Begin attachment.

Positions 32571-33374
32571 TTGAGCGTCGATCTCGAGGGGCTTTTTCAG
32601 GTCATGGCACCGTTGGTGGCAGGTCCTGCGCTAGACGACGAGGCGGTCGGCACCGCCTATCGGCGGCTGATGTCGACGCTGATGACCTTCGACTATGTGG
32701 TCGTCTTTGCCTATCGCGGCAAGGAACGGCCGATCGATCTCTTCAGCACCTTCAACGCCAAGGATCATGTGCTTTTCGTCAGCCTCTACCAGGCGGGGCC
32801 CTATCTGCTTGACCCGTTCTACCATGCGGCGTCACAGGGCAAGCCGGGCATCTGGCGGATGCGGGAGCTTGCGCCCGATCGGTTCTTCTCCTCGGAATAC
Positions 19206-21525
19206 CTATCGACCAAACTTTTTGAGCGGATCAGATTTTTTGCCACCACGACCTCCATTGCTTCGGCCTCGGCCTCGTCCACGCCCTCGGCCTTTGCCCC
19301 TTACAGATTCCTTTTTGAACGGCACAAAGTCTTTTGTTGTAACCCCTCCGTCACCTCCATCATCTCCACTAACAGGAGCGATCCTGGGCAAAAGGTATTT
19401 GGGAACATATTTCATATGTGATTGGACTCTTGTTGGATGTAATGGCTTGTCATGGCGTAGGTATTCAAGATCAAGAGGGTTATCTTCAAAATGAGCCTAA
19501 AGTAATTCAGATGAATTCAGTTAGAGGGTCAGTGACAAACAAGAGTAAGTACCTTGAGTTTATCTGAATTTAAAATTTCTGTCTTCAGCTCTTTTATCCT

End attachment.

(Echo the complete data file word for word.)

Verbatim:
Positions 32571-33374
32571 TTGAGCGTCGATCTCGAGGGGCTTTTTCAG
32601 GTCATGGCACCGTTGGTGGCAGGTCCTGCGCTAGACGACGAGGCGGTCGGCACCGCCTATCGGCGGCTGATGTCGACGCTGATGACCTTCGACTATGTGG
32701 TCGTCTTTGCCTATCGCGGCAAGGAACGGCCGATCGATCTCTTCAGCACCTTCAACGCCAAGGATCATGTGCTTTTCGTCAGCCTCTACCAGGCGGGGCC
32801 CTATCTGCTTGACCCGTTCTACCATGCGGCGTCACAGGGCAAGCCGGGCATCTGGCGGATGCGGGAGCTTGCGCCCGATCGGTTCTTCTCCTCGGAATAC
Positions 19206-21525
19206 CTATCGACCAAACTTTTTGAGCGGATCAGATTTTTTGCCACCACGACCTCCATTGCTTCGGCCTCGGCCTCGTCCACGCCCTCGGCCTTTGCCCC
19301 TTACAGATTCCTTTTTGAACGGCACAAAGTCTTTTGTTGTAACCCCTCCGTCACCTCCATCATCTCCACTAACAGGAGCGATCCTGGGCAAAAGGTATTT
19401 GGGAACATATTTCATATGTGATTGGACTCTTGTTGGATGTAATGGCTTGTCATGGCGTAGGTATTCAAGATCAAGAGGGTTATCTTCAAAATGAGCCTAA
19501 AGTAATTCAGATGAATTCAGTTAGAGGGTCAGTGACAAACAAGAGTAAGTACCTTGAGTTTATCTGAATTTAAAATTTCTGTCTTCAGCTCTTTTATCCT